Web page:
troubled gardener
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perplexing indoor lemon tree problem

I have a three year old meyer lemon three in a self watering container. I have had the tree for one year. The three is positioned at my south facing balcony window and because of the limited sunlight I also have a sunlamp shining on it for about eight hours a day. In December the tree produced two wonderfully ripe and tasty lemons.

Now on to the perplexing bit...

Since harvesting the two lemons back in December (2 months ago) my tree has been steadily losing leaves. The leaves appear to be normal when they drop without any discoloration. As of today the tree has only about 25% of its foliage left on the tree. But the tree also has two new lemon starts that seem to be doing fine (so far) as well as many new lemon blossoms just starting to emerge. So it looks like a leafless tree with lots of blossoms. I also noticed thorns on the tree (I thought meyer lemon trees did not have thorns) which I never noticed before.

Is my tree ill? Is the leave drop normal for this sort of tree? I really do not want my tree to die and any help anyone can offer would be tremendous.

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hendi_alex
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Sounds like too much water to me. At one time I had several potted lemon and lime trees. All developed thorns after two or three years.
Eclectic gardening style, drawing from 45 years of interest and experience. Mostly plant in raised beds and containers primarily using intensive gardening techniques.
Alex

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Kisal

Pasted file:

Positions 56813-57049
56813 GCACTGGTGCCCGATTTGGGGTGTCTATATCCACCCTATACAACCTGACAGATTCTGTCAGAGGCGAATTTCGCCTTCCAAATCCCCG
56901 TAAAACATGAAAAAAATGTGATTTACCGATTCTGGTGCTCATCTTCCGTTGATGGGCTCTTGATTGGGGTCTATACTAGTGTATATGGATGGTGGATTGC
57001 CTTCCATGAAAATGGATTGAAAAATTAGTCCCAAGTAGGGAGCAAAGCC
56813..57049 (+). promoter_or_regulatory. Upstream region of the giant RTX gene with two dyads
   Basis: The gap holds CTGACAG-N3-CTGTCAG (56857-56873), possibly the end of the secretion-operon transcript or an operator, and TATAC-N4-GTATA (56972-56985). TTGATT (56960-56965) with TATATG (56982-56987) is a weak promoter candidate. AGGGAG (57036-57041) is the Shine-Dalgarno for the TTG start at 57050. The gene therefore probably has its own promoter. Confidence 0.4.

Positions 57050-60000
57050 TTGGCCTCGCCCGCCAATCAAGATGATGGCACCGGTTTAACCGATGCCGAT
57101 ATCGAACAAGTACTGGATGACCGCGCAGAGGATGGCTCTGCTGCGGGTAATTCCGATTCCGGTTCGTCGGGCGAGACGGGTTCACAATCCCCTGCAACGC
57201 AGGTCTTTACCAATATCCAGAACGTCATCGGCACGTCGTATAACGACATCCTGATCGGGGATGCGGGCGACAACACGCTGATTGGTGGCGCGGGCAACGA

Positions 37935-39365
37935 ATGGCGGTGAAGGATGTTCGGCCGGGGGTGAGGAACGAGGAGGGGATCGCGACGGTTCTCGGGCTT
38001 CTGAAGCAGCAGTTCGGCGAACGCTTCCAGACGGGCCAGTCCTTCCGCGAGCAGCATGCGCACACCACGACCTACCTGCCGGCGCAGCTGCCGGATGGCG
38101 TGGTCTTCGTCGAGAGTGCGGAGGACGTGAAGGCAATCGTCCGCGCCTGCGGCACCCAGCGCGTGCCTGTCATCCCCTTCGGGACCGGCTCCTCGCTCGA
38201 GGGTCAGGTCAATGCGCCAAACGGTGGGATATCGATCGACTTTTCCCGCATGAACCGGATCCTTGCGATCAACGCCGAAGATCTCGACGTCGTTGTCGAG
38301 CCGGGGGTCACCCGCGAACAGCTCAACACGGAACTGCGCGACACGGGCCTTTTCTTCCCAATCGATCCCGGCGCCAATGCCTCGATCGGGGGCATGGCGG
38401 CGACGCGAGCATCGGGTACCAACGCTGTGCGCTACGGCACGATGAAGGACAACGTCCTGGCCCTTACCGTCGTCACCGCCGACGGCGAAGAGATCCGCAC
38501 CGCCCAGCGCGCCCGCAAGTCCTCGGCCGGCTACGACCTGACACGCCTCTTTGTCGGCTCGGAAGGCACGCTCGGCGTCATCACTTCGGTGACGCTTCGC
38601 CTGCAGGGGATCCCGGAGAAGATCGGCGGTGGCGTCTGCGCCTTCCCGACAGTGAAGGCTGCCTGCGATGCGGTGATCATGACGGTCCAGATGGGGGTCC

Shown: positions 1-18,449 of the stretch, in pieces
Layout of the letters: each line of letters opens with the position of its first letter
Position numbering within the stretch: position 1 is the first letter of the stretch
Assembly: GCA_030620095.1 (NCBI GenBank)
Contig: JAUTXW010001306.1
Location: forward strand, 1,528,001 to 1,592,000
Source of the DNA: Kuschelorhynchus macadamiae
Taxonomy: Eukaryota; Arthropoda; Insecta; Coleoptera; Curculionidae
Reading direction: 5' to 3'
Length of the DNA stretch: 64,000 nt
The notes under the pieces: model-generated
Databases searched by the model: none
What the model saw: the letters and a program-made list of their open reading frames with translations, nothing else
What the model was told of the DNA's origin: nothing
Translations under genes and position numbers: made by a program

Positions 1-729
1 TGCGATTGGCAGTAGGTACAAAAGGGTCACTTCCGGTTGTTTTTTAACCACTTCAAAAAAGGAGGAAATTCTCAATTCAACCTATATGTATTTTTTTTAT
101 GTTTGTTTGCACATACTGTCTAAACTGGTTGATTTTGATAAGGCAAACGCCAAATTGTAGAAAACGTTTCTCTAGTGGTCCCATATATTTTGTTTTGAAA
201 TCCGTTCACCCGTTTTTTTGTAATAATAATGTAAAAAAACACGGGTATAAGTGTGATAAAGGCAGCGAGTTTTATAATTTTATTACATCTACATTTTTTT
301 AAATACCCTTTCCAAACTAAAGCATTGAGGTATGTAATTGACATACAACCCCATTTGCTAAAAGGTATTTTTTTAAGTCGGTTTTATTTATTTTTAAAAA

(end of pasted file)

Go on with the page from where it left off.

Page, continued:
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Do you provide your tree with sufficient humidity, either by misting is regularly, or else setting the container on a humidity tray? This is especially important during the winter months, because indoor heated air can be very dry.

It also might need some fertilizer. I understand there is a special fertilizer made for citrus trees, so you might want to try find that. I know they need to be fertilized in late winter, just as active growth period starts, as well as later in the year.

I have never had good luck with self-watering containers, for any type of plant. I much prefer standard containers, which provide good drainage and allow me to control the amount of water the plant actually receives.

Your "sun lamp" is a 'grow light', and not a heat-lamp type bulb, right?
"Isn't it enough to see that a garden is beautiful without having to believe that there are fairies at the bottom of it too?" - Douglas Adams

troubled gardener
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Yes the lamp is a grow lamp. I purchased it at a garden center.

I have been misting the leaves but not touching the soil as I have been relying on the self watering pot for that.

I have only tried fertilizing with a standard houseplant fertilizer since the garden center said that would be all I needed. That could be a the culprit but wouldn't the leaves show discoloration if it needed to be fertilized?